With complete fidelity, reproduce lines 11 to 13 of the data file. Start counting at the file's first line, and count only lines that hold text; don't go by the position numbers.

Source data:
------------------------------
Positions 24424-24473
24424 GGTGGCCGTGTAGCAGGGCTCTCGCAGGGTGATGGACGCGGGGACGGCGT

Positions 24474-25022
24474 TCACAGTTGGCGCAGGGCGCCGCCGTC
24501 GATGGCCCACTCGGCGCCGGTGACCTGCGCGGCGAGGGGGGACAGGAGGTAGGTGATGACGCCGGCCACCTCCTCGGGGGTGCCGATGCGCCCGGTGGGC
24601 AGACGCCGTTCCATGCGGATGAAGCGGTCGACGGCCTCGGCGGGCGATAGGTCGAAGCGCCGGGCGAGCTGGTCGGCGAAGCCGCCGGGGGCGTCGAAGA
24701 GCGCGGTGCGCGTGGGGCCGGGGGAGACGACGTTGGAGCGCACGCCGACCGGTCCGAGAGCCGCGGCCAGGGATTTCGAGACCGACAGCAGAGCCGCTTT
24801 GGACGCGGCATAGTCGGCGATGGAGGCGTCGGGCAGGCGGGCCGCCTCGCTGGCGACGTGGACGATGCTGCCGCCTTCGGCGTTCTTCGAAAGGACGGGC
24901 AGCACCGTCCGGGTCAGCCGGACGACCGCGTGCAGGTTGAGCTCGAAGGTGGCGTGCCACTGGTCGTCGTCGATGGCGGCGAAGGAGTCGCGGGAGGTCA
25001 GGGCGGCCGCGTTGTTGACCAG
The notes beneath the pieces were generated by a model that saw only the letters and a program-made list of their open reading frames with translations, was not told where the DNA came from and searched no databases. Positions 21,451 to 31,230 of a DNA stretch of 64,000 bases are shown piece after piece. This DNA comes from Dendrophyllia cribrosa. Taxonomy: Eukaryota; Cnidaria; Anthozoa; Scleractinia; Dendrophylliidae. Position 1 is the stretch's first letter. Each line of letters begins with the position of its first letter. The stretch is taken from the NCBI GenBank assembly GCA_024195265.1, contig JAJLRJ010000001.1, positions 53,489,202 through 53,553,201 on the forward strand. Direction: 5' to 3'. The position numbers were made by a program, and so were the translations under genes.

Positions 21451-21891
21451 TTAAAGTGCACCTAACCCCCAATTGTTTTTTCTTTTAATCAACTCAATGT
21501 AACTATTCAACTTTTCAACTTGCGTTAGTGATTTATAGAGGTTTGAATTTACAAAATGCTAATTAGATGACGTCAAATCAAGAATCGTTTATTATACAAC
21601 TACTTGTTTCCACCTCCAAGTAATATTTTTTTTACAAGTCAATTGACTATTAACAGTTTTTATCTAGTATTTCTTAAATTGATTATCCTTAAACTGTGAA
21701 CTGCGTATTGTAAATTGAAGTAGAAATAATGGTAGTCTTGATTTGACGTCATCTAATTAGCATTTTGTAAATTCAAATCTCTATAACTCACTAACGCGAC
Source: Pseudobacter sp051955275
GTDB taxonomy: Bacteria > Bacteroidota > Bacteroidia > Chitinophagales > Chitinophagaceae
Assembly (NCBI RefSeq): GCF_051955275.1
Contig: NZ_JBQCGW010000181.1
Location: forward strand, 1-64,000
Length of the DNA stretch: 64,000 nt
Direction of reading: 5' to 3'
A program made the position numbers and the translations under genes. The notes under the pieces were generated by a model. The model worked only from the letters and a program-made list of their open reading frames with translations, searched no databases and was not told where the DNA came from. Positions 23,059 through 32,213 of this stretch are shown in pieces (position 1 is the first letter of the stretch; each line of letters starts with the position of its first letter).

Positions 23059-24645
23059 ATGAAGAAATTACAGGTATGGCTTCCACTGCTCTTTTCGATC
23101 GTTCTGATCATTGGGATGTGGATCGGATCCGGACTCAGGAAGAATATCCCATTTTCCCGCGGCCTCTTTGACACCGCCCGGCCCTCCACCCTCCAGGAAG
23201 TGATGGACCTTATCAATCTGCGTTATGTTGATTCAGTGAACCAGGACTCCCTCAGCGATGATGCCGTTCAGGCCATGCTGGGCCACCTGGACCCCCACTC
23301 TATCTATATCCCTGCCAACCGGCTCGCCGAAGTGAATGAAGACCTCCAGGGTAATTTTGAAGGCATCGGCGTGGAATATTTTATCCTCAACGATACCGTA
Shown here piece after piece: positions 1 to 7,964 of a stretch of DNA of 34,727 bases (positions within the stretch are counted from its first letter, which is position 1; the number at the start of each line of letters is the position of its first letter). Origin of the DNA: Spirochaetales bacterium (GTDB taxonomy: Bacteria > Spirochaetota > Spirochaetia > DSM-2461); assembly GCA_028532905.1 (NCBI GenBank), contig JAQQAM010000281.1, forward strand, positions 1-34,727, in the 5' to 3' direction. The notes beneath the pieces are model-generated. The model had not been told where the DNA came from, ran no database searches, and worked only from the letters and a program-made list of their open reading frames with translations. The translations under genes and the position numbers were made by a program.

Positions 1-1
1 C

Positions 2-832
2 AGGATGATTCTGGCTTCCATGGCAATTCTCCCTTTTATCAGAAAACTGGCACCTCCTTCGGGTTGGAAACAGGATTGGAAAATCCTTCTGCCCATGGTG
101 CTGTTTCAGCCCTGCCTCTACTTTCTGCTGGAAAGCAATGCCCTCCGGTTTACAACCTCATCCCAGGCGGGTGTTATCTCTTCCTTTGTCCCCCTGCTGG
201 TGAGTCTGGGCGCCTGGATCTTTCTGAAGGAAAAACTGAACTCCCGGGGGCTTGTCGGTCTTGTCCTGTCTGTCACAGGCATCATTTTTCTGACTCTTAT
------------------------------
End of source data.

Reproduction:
The notes beneath the pieces were generated by a model that saw only the letters and a program-made list of their open reading frames with translations, was not told where the DNA came from and searched no databases. Positions 21,451 to 31,230 of a DNA stretch of 64,000 bases are shown piece after piece. This DNA comes from Dendrophyllia cribrosa. Taxonomy: Eukaryota; Cnidaria; Anthozoa; Scleractinia; Dendrophylliidae. Position 1 is the stretch's first letter. Each line of letters begins with the position of its first letter. The stretch is taken from the NCBI GenBank assembly GCA_024195265.1, contig JAJLRJ010000001.1, positions 53,489,202 through 53,553,201 on the forward strand. Direction: 5' to 3'. The position numbers were made by a program, and so were the translations under genes.

Positions 21451-21891
21451 TTAAAGTGCACCTAACCCCCAATTGTTTTTTCTTTTAATCAACTCAATGT